Plate 80

Indicators of intraformational erosion: armored mudstone clasts

Mud clasts originally have angular, jagged outlines, and keep them if they are carried in suspension; rounding ensues from collisions, i.e., from solid friction between moving objects, when the clasts stay on the bottom and are hit by other particles or are entrained with the bed load. Rolling is the main moving mechanism of large clasts within the bed load. It implies a positive feedback: edges and corners of rolling particles are blunted, which increases "rollability."

If mud clasts reach a sand or gravel bed, sand grains and pebbles tend to stick to the plastic mud thus forming a protective armor. The natural tendency of bed load transport is, in fact, of disintegrating the mud clasts into smaller and smaller pieces (which are actually found in many sand beds) or into constituent silt and clay particles (which will be included in the sediment as matrix). In other terms, mud clasts tend to be destroyed and to disappear after some distance of travel.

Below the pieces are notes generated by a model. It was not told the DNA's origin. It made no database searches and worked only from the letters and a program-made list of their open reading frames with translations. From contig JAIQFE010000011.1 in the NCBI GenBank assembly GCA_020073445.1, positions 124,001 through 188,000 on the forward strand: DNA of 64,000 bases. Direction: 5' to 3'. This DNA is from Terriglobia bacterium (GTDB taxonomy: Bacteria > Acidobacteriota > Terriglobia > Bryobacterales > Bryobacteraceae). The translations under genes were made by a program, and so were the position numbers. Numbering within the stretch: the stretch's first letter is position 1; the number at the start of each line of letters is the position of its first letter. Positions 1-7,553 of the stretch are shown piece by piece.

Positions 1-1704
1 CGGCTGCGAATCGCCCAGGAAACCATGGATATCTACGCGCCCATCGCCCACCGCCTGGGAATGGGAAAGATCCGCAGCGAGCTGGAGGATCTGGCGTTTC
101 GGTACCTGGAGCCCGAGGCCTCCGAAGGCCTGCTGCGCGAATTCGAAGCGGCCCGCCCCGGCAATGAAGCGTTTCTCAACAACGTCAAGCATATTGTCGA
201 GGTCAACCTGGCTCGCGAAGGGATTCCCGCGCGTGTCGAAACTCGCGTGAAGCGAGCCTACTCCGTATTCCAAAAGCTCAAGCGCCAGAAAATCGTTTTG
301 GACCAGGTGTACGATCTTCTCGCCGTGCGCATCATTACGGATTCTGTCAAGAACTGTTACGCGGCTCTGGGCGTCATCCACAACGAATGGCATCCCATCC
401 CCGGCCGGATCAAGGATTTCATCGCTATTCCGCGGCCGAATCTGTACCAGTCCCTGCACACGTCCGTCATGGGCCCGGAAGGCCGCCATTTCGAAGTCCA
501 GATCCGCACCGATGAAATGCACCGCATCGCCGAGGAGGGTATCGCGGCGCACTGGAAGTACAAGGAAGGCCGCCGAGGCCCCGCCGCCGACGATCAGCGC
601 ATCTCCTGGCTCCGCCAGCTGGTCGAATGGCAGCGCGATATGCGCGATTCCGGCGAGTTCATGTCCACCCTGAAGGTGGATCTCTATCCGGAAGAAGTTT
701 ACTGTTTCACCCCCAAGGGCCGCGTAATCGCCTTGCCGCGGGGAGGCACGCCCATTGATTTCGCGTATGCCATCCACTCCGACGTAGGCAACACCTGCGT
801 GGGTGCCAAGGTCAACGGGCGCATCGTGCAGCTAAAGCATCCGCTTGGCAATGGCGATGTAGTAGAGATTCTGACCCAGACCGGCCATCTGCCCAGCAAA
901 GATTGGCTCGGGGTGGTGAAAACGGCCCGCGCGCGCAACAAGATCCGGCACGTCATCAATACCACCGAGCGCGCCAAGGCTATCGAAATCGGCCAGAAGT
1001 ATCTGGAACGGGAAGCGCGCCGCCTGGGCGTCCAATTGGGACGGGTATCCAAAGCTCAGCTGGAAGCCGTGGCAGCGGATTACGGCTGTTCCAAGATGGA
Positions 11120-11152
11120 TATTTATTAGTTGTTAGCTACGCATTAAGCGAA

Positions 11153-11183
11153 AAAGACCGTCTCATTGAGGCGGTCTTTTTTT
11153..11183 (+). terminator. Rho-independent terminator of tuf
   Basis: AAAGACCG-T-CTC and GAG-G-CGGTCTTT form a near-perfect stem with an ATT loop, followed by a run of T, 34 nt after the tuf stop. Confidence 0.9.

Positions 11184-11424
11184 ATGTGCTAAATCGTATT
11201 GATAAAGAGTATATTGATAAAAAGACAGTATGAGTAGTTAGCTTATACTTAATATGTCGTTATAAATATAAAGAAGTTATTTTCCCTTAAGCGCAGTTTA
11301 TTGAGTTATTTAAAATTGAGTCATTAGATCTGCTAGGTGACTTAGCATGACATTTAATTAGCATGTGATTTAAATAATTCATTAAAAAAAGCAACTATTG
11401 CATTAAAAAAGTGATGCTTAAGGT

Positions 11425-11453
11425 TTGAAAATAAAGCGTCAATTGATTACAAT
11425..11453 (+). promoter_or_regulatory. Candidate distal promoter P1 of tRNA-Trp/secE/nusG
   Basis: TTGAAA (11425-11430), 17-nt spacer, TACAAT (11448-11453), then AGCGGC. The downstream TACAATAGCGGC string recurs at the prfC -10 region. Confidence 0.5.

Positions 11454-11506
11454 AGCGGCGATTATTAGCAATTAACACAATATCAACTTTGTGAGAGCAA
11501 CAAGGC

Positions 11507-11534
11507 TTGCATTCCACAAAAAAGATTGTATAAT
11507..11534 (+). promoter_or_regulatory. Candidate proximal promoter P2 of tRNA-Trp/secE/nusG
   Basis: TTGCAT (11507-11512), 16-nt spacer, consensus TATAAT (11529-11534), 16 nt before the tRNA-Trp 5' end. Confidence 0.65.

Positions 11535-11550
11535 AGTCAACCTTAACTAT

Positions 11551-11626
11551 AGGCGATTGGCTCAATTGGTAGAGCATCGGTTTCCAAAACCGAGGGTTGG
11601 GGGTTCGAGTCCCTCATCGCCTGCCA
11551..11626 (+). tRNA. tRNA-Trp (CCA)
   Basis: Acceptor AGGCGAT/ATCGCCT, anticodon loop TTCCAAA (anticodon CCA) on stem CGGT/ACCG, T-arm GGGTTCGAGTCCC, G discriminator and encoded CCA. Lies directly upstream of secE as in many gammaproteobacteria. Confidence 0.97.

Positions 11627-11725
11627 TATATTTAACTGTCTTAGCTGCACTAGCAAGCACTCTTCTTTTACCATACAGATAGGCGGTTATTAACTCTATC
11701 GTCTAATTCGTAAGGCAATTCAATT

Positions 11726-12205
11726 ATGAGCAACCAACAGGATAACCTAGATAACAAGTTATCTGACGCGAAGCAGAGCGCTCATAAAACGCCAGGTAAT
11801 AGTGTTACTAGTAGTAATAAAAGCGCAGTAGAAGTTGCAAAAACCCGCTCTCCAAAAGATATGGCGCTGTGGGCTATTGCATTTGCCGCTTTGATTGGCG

The mud clasts shown in plate 80 were armored on the bed of a torrential stream of the Apennines.

Photo: Insolera 1970.